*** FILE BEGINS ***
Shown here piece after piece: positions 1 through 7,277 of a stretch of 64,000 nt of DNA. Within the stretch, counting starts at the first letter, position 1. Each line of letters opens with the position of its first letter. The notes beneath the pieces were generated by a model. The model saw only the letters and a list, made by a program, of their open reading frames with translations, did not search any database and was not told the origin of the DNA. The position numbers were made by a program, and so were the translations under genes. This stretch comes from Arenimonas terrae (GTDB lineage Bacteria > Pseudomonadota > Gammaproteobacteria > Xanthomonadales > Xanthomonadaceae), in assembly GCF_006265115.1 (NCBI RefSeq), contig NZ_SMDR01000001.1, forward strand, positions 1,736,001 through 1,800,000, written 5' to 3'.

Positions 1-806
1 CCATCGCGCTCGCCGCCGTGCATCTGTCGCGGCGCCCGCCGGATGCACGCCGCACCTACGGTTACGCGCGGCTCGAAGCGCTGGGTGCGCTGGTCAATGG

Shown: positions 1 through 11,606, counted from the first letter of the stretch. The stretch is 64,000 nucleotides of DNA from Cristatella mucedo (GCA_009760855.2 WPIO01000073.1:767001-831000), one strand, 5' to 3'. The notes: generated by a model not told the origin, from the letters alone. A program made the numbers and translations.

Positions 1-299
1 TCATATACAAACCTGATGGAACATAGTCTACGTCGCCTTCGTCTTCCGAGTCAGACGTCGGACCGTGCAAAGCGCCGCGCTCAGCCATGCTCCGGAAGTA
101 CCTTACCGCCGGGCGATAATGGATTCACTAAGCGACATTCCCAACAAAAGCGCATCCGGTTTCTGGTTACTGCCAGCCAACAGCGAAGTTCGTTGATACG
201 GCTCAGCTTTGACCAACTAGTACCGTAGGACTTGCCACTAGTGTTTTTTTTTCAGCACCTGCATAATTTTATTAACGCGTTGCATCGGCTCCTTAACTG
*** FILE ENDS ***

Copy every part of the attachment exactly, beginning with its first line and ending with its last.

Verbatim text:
Shown here piece after piece: positions 1 through 7,277 of a stretch of 64,000 nt of DNA. Within the stretch, counting starts at the first letter, position 1. Each line of letters opens with the position of its first letter. The notes beneath the pieces were generated by a model. The model saw only the letters and a list, made by a program, of their open reading frames with translations, did not search any database and was not told the origin of the DNA. The position numbers were made by a program, and so were the translations under genes. This stretch comes from Arenimonas terrae (GTDB lineage Bacteria > Pseudomonadota > Gammaproteobacteria > Xanthomonadales > Xanthomonadaceae), in assembly GCF_006265115.1 (NCBI RefSeq), contig NZ_SMDR01000001.1, forward strand, positions 1,736,001 through 1,800,000, written 5' to 3'.

Positions 1-806
1 CCATCGCGCTCGCCGCCGTGCATCTGTCGCGGCGCCCGCCGGATGCACGCCGCACCTACGGTTACGCGCGGCTCGAAGCGCTGGGTGCGCTGGTCAATGG

Shown: positions 1 through 11,606, counted from the first letter of the stretch. The stretch is 64,000 nucleotides of DNA from Cristatella mucedo (GCA_009760855.2 WPIO01000073.1:767001-831000), one strand, 5' to 3'. The notes: generated by a model not told the origin, from the letters alone. A program made the numbers and translations.

Positions 1-299
1 TCATATACAAACCTGATGGAACATAGTCTACGTCGCCTTCGTCTTCCGAGTCAGACGTCGGACCGTGCAAAGCGCCGCGCTCAGCCATGCTCCGGAAGTA
101 CCTTACCGCCGGGCGATAATGGATTCACTAAGCGACATTCCCAACAAAAGCGCATCCGGTTTCTGGTTACTGCCAGCCAACAGCGAAGTTCGTTGATACG
201 GCTCAGCTTTGACCAACTAGTACCGTAGGACTTGCCACTAGTGTTTTTTTTTCAGCACCTGCATAATTTTATTAACGCGTTGCATCGGCTCCTTAACTG